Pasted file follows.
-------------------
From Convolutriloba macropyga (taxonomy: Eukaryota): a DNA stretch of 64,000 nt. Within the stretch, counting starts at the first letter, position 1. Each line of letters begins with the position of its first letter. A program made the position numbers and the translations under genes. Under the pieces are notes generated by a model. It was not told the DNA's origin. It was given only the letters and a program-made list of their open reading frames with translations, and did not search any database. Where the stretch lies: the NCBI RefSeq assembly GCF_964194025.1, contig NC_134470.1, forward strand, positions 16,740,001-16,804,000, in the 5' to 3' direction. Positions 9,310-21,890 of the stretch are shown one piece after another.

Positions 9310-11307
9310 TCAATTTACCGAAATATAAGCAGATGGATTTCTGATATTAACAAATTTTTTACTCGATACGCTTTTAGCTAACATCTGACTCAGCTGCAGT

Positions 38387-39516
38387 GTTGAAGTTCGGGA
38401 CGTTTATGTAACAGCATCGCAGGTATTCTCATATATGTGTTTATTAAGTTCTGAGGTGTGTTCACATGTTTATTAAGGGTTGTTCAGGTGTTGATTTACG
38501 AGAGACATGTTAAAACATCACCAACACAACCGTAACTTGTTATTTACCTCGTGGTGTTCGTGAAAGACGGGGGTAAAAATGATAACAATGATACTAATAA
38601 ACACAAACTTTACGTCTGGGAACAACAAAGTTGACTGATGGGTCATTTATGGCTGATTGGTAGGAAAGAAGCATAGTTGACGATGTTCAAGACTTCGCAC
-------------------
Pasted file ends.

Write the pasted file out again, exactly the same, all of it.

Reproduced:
From Convolutriloba macropyga (taxonomy: Eukaryota): a DNA stretch of 64,000 nt. Within the stretch, counting starts at the first letter, position 1. Each line of letters begins with the position of its first letter. A program made the position numbers and the translations under genes. Under the pieces are notes generated by a model. It was not told the DNA's origin. It was given only the letters and a program-made list of their open reading frames with translations, and did not search any database. Where the stretch lies: the NCBI RefSeq assembly GCF_964194025.1, contig NC_134470.1, forward strand, positions 16,740,001-16,804,000, in the 5' to 3' direction. Positions 9,310-21,890 of the stretch are shown one piece after another.

Positions 9310-11307
9310 TCAATTTACCGAAATATAAGCAGATGGATTTCTGATATTAACAAATTTTTTACTCGATACGCTTTTAGCTAACATCTGACTCAGCTGCAGT

Positions 38387-39516
38387 GTTGAAGTTCGGGA
38401 CGTTTATGTAACAGCATCGCAGGTATTCTCATATATGTGTTTATTAAGTTCTGAGGTGTGTTCACATGTTTATTAAGGGTTGTTCAGGTGTTGATTTACG
38501 AGAGACATGTTAAAACATCACCAACACAACCGTAACTTGTTATTTACCTCGTGGTGTTCGTGAAAGACGGGGGTAAAAATGATAACAATGATACTAATAA
38601 ACACAAACTTTACGTCTGGGAACAACAAAGTTGACTGATGGGTCATTTATGGCTGATTGGTAGGAAAGAAGCATAGTTGACGATGTTCAAGACTTCGCAC